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By ESPN Staff

German FA wants Saxony ban after violence

BERLIN, Feb 12 (Reuters) - The head of the German soccer federation (DFB) said on Monday all matches in the eastern state of Saxony should be postponed this weekend after hooligans attacked police in Leipzig on Saturday.

Around 800 Lokomotive Leipzig supporters assaulted some 300 police after a regional cup match in the Saxon city, causing dozens of injuries in what was the latest outbreak of violence involving lower league clubs in Germany.

'I would stop all matches in Saxony this weekend as a gesture of solidarity toward the police,' DFB President Theo Zwanziger told a news conference in Frankfurt. No current Bundesliga clubs are from the state.

Saxony's soccer association (SFV) said it supported Zwanziger's proposal and said it would instruct its three affiliated local associations to give their backing. 'We want to send a signal,' SFV head Klaus Reichenbach said in a statement.

Zwanziger said the DFB would assess whether spectators should be barred from some high-risk matches among the 80,000 played every weekend across Germany and whether some of those games should even be cancelled.

The incident in Leipzig came after the Italian government suspended all soccer matches on Feb. 2 after the death of policeman Filippo Raciti during rioting at a Serie A match between Catania and Palermo.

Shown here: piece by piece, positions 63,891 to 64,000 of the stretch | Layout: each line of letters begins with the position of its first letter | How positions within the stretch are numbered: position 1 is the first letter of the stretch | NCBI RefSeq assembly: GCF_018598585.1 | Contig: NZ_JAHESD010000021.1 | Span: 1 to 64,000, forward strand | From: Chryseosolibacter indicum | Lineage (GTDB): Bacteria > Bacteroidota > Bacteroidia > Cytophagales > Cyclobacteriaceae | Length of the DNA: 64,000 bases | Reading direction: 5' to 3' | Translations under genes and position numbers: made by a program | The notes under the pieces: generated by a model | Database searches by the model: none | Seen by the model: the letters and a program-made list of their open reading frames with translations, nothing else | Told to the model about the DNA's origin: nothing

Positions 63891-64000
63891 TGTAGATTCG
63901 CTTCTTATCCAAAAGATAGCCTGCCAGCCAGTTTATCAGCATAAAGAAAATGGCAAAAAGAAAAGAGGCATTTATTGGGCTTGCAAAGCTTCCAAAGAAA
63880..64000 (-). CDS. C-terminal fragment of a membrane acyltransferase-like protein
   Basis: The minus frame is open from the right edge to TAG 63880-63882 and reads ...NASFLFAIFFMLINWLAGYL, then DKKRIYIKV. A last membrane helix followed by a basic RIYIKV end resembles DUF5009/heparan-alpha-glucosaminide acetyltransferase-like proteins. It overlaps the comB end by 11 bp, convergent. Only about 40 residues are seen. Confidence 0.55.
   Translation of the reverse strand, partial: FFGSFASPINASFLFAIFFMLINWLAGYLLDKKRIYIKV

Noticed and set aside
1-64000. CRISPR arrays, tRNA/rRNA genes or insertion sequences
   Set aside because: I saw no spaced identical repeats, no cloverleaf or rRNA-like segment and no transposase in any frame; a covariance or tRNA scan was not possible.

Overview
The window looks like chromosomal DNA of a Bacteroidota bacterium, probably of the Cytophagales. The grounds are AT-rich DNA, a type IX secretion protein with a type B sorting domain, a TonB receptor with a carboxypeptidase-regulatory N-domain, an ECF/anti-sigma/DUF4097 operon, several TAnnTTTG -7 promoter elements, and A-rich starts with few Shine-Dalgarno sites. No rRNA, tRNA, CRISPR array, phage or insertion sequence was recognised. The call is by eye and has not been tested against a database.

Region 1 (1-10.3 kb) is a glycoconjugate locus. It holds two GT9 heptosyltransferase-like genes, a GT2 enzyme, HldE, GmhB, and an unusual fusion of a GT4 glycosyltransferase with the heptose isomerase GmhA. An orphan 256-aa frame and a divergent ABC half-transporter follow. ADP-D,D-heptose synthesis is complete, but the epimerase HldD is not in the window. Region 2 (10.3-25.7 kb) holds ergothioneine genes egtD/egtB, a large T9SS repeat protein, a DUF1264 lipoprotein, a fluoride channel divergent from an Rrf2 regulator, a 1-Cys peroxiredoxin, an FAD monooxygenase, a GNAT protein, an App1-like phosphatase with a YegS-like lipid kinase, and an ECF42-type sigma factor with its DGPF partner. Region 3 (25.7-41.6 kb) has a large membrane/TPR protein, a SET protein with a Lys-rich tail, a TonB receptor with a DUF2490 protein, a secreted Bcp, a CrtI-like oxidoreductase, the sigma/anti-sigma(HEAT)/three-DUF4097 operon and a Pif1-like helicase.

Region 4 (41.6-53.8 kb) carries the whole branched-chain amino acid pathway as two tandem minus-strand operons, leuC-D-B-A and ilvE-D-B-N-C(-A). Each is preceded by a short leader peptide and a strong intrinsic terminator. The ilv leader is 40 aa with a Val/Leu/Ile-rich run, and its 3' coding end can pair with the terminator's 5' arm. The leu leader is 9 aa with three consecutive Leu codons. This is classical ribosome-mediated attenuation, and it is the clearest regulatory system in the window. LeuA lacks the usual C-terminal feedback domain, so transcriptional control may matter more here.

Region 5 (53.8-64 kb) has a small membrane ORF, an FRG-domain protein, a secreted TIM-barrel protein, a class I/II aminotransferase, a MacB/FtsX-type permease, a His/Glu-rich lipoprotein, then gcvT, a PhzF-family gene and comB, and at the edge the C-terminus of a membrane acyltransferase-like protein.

Play was allowed to resume this weekend in some Italian stadiums that met tightened security rules and members of the public were barred from some matches.

Zwanziger said earlier on Monday in an interview with broadcaster MDR it was possible some German stadiums would be closed for good if trouble could not be stamped out.

'The mentality that we should see in football should not go in the direction we saw in Leipzig on Saturday,' he said.

'If people are using soccer in this way then we cannot play soccer there.'

Germany's police union on Monday accused Lokomotive Leipzig of neglect, pointing to the large numbers of fireworks that spectators had smuggled into the stadium and that led to the match twice being halted.

'If clubs cannot get this under control then they should not complain when they have to play matches without spectators,' union chairman Konrad Freiberg said in a statement.

In a statement on its website on Sunday, Lokomotive Leipzig said it condemned the violence in the strongest possible terms and that the club would fully support the police in their efforts to bring the hooligans to justice.

In October last year, the soccer federation created a task force to look into ways of dealing with hooliganism.